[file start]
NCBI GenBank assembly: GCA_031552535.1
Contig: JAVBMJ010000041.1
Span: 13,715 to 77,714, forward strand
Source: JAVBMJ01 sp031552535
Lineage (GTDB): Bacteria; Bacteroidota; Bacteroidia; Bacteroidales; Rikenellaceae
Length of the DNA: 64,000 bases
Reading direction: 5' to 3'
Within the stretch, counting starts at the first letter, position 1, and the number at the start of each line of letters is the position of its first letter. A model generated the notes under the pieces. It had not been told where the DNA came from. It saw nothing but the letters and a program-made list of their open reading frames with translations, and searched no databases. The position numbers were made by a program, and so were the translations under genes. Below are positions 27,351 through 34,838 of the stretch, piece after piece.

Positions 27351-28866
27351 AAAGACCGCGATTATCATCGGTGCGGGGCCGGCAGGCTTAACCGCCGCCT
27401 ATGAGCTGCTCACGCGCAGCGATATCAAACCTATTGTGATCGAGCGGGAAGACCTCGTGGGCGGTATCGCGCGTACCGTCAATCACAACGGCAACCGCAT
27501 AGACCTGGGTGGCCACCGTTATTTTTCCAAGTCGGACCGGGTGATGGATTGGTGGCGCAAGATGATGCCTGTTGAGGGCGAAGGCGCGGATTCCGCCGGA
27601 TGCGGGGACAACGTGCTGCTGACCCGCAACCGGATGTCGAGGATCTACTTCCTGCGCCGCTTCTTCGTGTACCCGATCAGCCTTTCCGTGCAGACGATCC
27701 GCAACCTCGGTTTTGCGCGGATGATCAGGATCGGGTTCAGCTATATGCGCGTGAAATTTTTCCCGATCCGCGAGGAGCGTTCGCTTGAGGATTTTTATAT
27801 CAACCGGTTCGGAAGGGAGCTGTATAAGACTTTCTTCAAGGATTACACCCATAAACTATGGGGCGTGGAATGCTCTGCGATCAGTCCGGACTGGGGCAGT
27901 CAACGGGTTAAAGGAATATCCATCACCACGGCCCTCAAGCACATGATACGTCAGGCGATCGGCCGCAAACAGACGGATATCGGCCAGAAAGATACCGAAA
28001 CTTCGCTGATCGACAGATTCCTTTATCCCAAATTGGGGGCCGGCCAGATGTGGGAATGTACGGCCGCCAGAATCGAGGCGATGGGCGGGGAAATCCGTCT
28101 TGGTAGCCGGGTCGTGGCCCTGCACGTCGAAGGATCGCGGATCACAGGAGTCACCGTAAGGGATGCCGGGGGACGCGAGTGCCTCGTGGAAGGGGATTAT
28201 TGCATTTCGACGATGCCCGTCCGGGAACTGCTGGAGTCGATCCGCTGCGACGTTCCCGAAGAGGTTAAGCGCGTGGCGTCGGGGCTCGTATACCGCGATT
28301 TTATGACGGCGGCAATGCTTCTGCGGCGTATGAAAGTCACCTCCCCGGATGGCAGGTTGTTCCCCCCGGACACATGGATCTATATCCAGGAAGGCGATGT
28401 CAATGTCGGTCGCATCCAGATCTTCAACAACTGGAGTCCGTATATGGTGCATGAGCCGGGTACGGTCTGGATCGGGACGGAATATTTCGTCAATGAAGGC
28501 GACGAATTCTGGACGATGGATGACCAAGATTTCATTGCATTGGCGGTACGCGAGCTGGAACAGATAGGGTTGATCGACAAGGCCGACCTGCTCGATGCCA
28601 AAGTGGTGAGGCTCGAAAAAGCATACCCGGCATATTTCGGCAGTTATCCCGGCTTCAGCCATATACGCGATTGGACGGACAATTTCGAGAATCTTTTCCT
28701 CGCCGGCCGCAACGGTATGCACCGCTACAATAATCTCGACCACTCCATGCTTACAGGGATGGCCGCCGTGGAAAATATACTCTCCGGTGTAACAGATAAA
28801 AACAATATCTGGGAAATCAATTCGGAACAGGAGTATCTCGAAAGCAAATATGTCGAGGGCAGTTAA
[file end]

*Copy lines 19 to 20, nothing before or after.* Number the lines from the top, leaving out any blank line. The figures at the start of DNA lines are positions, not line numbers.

28201 TGCATTTCGACGATGCCCGTCCGGGAACTGCTGGAGTCGATCCGCTGCGACGTTCCCGAAGAGGTTAAGCGCGTGGCGTCGGGGCTCGTATACCGCGATT
28301 TTATGACGGCGGCAATGCTTCTGCGGCGTATGAAAGTCACCTCCCCGGATGGCAGGTTGTTCCCCCCGGACACATGGATCTATATCCAGGAAGGCGATGT